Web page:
Tyrod TaylorICONQB Tyrod Taylor had a standout senior season in Blacksburg.

But Taylor didn’t need to carry the load on the ground for the Hokies, as they just happen to have a standout trio that does all the dirty work for him. Sophomore David Wilson, redshirt sophomore Ryan Williams and redshirt junior Darren Evans have logged more than 3,000 yards on the ground this year, but that trio may be a one-man show against the Cardinal.

Wilson, who has 1,353 all-purpose yards and 10 touchdowns, will be held out of the first quarter after missing curfew on New Year’s Eve. Williams, who has recorded 2,128 rushing yards and found the end zone 30 times in his career, will be a game-time decision as he battles an injured hamstring. Beamer did think he looked better on Saturday, at least. That leaves Evans as the probable starter. He netted 817 yards and 11 scores on the ground this season. That depth in the backfield was tested all season as the trio never seemed to be healthy at the same time. Eleven wins later, nothing has changed.

However, the nation’s No. 18 rushing offense, which averages 208.9 yards per game, will be tested by a Cardinal defense that ranks No. 24 in the nation against the run. This could be a game where Taylor has to make more plays with his arm than his feet. And getting into a shootout with Stanford quarterback Andrew Luck could be a problem.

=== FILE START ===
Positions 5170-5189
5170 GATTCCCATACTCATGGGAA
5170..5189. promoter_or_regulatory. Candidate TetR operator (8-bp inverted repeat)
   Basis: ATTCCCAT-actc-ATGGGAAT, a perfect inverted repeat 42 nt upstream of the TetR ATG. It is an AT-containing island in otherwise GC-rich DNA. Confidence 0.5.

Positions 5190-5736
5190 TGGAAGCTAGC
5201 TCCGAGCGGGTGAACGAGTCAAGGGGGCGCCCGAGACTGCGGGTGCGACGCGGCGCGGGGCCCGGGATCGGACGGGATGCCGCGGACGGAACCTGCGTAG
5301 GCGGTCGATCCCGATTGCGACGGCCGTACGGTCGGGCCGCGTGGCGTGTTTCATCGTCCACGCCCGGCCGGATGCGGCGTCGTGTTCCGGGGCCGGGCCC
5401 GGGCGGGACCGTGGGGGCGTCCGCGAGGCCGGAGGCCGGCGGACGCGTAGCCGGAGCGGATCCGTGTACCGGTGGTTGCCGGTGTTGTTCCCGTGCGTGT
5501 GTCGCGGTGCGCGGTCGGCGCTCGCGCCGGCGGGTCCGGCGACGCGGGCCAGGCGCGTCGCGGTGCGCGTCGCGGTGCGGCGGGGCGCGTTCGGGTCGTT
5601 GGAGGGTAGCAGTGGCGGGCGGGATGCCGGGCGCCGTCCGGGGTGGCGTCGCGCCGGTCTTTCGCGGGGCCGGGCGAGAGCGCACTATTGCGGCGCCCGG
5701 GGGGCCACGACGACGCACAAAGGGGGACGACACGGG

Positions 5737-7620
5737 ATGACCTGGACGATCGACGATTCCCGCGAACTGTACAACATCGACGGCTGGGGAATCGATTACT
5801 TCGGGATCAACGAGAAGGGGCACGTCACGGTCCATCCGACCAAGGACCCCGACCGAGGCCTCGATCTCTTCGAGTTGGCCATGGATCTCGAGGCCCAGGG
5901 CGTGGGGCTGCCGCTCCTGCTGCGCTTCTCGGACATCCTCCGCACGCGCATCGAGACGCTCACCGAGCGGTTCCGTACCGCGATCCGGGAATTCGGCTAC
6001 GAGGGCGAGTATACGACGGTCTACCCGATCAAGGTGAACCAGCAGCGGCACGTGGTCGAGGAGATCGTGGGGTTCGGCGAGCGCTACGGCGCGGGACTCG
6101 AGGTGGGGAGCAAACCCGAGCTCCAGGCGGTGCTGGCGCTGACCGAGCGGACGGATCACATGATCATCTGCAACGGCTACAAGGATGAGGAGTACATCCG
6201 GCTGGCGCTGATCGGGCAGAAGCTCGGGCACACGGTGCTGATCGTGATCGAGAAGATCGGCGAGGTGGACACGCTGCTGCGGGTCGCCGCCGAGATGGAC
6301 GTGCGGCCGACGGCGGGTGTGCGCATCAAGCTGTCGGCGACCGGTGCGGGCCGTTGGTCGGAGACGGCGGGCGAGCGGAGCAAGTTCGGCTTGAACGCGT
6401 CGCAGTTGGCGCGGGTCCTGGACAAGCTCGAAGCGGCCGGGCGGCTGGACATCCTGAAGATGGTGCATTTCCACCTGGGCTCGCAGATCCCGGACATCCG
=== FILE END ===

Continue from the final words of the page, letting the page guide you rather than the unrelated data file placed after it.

Is the Hokies defense up to the challenge? Coming into the season, Bud Foster’s unit was as green as it’s ever been in his tenure at the school. The defense returned just three starters — tackle John Graves and defensive backs Rashad Carmichael and Davon Morgan. But the Hokies have allowed just 19.1 points per game and 21 points or less in seven of their last eight contests. They also wound up with five All-ACC performers on defense, including All-America cornerback Jayron Hosley.

Besides inexperience, Tech also dealt with the season-ending injury to linebacker Barquell Rivers and an injury to linebacker Lyndell Gibson that leaves Tariq Edwards as his replacement on Monday night. But it seems as though a different defender steps up every week. That collective effort will need to continue against a balanced Cardinal team averaging 40.3 points per contest.

Virginia Tech is 1-26 against Top 5 teams in its history, and Stanford checks in at No. 4 in the BCS standings. The Hokies are also 0-2 against teams from California, losing to Cal 52-49 in the Insight Bowl in 2003 and dropping the season-opener to Southern Cal 24-13 in 2004. It will certainly be a challenge Monday night at the Orange Bowl, and the Hokies are certainly underdogs. But based on their standing just two weeks into this season, being an underdog is just fine. After all, they’ve proven that they know how to handle adversity.

Email dave.miller@nationalfootballpost.com or follow me on Twitter at Miller_Dave